College education jobs have steadily increased by 9.4% every year since 2012. There are currently more than 2,925,703 U.S. men and women working in college teaching jobs, and -- every day -- even more people join their ranks. That does not necessarily mean that coming by these jobs is easy or simple, however. Jobs in colleges are constantly changing, and applicants need to keep up with these changes in order to secure employment. How are college professor and adjunct faculty jobs changing?
More People Start Their Careers As Part-Time, Assistant Professors Or Adjunct Faculty
A growing number of colleges and universities are heavily relying on part-time professors, assistant professors, contingent faculty, and/or adjunct faculty. Contrary to popular belief, this isn't necessarily a bad thing. Candidates for full-time work can work as adjunct professors or assistant professors while working toward a full-time and/or tenured position. While they are adjunct faculty, employees will have the luxury of flexibility -- picking and choosing hours, colleges, and courses to teach.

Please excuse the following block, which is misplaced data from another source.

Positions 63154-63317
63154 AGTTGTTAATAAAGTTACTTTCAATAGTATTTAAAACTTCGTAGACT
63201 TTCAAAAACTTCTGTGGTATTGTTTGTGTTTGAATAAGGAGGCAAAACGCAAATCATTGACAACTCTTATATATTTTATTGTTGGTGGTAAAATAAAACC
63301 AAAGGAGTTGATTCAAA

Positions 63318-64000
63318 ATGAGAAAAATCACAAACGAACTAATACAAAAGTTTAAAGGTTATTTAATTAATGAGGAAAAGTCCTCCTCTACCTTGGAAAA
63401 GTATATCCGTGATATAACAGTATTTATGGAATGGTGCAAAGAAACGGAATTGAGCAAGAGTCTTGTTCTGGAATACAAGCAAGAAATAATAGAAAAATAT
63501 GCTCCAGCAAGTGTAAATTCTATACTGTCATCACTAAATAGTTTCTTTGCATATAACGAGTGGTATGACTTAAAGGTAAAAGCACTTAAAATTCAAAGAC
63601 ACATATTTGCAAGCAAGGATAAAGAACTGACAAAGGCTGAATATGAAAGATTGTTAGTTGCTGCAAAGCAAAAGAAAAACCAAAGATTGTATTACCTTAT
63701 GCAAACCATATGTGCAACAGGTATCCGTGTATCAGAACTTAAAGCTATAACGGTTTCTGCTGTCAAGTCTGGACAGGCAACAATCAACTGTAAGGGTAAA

Keep Up On The Technology Debate
Be prepared for it. Modern college teaching jobs may entail an in-depth understanding of technology. College professors are using cloud systems to share syllabuses, lectures, and teaching and/or learning materials. Students may be able to access schedules, coursework, book lists, and grades online. Some professors are even using new technologies to cut down on plagiarism and other forms of cheating.
Of course, there are -- on the other hand -- college professors who stand firmly on the other side of the issue and prefer to limit technology use in class. These professors reasonably argue that technology is a distraction and forbid students from using laptops, tablets, and smartphones in class. Before you go into college teaching interviews, know where you stand. Be able to succinctly and clearly explain your position about technology use in the classroom, and be prepared to use the most up-to-date technologies regardless, as some institutions may require it.
College education jobs are changing -- and, in order to get one, you have to keep up. Be prepared to start out as part-time or adjunct faculty, familiarize yourself with the latest classroom technologies, and know whether or not you prefer to utilize them and why (or why not).
Baby Grande is a ghostwriter for ScholarlyHires.com.
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